Wednesday, August 6, 2008

It's not an Iteration if you Only do it Once!

The title of Jeff Patton's conference talk was: Embrace Uncertainty, Why in Agile Development Knowing what you want may be an Impediment to Getting it.

I came into this presentation about 20 minutes in because I ditched my first choice conference due to irrelevant content with respect to my likings. I'll get more into the details of my general feelings towards the Agile 2008 conference and its enormous amount of topics in a later post.

What left the biggest impression in my mind when I stepped in was the following quote which I used as the title of this post: "It's not an Iteration if you Only do it Once!"

I found this to be quite revealing because I sometimes find that we forget what iterative and incremental development is over time and slowly fall back into the dreaded waterfall model without even knowing it. Lets take a look at what gets us into this pattern and try to find some strategies to get out of it.

The following should sound familiar: "That iteration stuff is good but we have commitments to keep...". Software is often a line item in a larger plan. Failing to release on time may put the bigger plan at risk. In order to properly plan we need to properly estimate and with estimation comes uncertainty.

Jeff proposed 3 strategies themed with musical clips to help us cope with this uncertainty.

1. Follow the Money
  • Follow the user stories back to their source
User stories build software, software is used by user constituents and all this to satisfy one or many business goals. The purpose of this strategy is to start at the business goals and work your way down to eliminate parts of the user constituents and reduce the overall set of user stories. This helps you focus you development by selecting the stories that are related to business goal which have high business value.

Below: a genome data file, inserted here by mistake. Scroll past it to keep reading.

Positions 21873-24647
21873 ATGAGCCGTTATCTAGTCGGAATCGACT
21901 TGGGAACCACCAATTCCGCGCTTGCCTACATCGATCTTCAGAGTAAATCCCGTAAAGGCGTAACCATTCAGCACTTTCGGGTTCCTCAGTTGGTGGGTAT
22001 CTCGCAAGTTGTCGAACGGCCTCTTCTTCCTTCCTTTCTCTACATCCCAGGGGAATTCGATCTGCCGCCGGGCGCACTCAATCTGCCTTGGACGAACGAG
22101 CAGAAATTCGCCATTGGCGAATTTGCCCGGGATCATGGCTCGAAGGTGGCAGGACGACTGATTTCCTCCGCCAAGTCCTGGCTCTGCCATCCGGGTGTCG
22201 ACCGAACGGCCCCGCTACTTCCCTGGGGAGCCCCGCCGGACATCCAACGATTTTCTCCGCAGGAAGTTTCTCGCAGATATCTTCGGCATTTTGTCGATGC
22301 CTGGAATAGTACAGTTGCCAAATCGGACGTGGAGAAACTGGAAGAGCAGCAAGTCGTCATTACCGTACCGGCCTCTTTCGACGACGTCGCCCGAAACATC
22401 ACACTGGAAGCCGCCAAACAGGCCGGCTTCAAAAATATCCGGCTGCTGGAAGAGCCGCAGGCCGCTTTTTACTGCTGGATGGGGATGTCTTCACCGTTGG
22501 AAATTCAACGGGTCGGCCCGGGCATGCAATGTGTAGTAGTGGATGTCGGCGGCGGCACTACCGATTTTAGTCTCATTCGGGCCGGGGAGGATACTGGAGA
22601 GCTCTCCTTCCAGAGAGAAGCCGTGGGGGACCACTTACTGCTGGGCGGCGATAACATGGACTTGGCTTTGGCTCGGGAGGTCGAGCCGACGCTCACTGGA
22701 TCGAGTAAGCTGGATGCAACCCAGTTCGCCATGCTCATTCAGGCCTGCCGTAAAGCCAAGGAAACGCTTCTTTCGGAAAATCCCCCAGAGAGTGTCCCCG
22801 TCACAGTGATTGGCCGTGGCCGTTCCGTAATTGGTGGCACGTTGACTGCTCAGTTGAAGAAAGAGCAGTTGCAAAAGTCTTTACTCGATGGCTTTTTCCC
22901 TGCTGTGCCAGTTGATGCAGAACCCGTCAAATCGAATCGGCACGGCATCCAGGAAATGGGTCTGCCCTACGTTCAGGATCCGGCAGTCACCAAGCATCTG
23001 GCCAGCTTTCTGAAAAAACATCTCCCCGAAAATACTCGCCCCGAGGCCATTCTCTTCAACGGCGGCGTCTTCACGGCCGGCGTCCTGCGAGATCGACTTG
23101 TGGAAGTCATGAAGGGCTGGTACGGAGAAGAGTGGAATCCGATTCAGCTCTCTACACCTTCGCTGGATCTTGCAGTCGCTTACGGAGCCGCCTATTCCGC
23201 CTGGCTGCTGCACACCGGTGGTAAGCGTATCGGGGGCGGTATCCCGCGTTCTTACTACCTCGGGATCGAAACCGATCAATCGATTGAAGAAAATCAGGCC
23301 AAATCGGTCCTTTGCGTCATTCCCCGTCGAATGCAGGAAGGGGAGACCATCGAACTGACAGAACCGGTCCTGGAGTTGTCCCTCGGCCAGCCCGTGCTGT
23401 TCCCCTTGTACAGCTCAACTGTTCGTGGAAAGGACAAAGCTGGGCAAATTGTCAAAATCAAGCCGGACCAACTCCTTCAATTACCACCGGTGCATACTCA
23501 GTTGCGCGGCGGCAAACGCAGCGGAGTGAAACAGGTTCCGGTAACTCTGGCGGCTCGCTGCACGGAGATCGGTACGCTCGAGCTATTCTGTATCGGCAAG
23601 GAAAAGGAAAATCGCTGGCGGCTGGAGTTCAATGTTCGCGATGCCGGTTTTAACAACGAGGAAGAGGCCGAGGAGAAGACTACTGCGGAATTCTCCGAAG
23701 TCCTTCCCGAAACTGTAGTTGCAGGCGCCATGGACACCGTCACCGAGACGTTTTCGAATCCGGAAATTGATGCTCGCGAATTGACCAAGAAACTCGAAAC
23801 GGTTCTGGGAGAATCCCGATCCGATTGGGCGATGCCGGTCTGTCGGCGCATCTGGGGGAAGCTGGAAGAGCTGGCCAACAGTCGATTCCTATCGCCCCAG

2. Don't choose your solution too early
  • Firstly write user stories that describe what people want to do
  • Defer selection of which user stories to implement to later
This bit might sound a little confusing but I'll update this section later with a link to the presentation which explains this principle using a diagram.

3. Build up feature quality iteration by iteration

I found this section to be VERY RELEVANT. The following is a heuristic for slicing up quality goals:
  • Necessity
  • Flexibility
  • Safety
  • Comfort, Luxury, Performance
This list represents the categories for quality goals. The idea is to start by implementing goal that are necessities and working your way down to the comfort and luxury items over iterations. This basically mean that instead of fully developing a feature withing a single iteration, the feature itself should be divided in tasks that will implement a different level of quality goal per iteration. For example, you are building a text editor:
  • Iteration 1: You build and implement basic text editing capabilities such as creating a file, saving a file and editing text. (Necessity)
  • Iteration 2: You provide a mechanism that allows basic style such as font selection, bold typeface and italic typeface. (Flexibility)
  • Iteration 3: You implement unit testing beef up the code of the basic features to make it more robust. (Safety)
  • Iteration 4: You add some bells and whistles to make the application's visual style appealing and optimize the memory required. (Luxury)
This above example might not be perfect but I think the idea gets across.

Finally, let me know if you need some clarifications on this information for I have miss a small part of this talk. I'll be glad to provide more information once I receive a copy of the presentation from Jeff.

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